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A well-conducted interrogation is not torture, which in practice is widely known to be ineffective at producing reliable information. Prisoners of war routinely undergo interrogation, which the laws of war permit.
A typical interrogation involves three people:
The interviewer, who asks the questions, typically sits directly face-to-face with the interviewee (the person under interrogation), while the notetaker sits to the side of the interviewee (usually on the interviewee's right-hand side). The notetaker remains out of view of the interviewee and attempts to remain as silent and inconspicuous as possible.
The interviewer usually asks short open-ended questions and attempts to establish a friendly rapport with the interviewee, and speaks with a neutral and sympathetic voice. The notetaker watches the interaction between the interviewer and the interviewee, paying particular attention to behavior and body language.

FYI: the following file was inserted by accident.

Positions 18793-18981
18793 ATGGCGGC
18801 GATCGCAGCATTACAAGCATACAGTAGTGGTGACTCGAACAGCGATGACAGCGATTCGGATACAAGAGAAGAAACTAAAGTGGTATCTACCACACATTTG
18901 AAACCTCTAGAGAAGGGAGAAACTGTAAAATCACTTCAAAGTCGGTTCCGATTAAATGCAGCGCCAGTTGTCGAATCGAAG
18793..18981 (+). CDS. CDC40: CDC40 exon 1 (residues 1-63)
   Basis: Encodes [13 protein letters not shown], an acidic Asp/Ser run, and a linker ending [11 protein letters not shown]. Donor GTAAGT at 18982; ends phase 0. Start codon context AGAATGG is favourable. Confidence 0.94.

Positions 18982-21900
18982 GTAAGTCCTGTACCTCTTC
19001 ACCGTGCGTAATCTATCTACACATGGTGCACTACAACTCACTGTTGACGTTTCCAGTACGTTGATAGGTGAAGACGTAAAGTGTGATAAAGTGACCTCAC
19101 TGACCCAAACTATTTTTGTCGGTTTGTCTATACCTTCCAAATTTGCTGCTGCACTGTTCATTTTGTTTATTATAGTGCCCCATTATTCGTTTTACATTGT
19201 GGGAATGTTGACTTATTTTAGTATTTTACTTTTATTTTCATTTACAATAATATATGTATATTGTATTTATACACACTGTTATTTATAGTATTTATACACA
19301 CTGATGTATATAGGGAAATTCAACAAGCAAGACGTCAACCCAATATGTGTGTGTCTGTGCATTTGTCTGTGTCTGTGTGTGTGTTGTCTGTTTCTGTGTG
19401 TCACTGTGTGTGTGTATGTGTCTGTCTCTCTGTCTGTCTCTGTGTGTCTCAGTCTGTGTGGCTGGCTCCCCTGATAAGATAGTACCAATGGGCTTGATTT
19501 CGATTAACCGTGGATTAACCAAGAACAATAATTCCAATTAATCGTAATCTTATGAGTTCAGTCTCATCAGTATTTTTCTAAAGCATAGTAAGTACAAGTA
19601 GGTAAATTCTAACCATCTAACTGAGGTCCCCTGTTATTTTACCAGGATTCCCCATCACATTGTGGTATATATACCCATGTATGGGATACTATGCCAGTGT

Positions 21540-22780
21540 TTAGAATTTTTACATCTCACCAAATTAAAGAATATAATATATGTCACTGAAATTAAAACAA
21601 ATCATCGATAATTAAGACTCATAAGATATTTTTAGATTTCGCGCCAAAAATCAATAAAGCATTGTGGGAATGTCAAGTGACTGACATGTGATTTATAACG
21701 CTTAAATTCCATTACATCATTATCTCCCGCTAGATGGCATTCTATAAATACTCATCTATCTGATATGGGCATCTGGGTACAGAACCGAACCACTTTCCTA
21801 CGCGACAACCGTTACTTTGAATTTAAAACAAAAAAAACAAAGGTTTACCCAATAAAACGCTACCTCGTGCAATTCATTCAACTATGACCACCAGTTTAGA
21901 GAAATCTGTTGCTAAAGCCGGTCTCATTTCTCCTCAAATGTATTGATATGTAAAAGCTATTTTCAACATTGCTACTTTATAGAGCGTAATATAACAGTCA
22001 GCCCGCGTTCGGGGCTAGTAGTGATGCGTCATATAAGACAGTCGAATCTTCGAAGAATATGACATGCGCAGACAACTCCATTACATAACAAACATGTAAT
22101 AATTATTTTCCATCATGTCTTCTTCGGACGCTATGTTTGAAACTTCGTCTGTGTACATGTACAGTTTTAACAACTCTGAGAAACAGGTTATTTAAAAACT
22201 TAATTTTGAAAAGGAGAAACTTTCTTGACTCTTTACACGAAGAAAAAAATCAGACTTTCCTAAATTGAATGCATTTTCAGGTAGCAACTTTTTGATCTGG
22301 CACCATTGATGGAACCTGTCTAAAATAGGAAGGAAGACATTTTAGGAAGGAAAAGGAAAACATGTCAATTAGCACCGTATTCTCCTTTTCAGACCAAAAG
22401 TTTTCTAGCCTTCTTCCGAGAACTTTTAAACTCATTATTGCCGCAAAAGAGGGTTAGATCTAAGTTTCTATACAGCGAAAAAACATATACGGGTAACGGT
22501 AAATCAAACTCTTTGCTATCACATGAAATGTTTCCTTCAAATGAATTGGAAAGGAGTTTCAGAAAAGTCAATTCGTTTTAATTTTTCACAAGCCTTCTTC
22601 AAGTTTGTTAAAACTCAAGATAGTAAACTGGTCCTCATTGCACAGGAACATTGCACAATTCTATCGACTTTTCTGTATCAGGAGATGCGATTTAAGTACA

One notable interrogation technique is the Reid technique.
Note that no prohibition forbids the interrogator from lying, from making misleading statements or from implying that the interviewee has already been implicated in the crime by someone else. Deception forms an important part of effective interrogation.
However, threats which the interrogator cannot actually carry out are generally ineffective unless the subject is young, inexperienced or terrified.
Interrogation methods used at Guantanamo Bay for illegal combatants could, with special approval, include sleep deprivation, exposure to extremes of cold and heat, and placing prisoners in "stress positions" for agonizing lengths of time.
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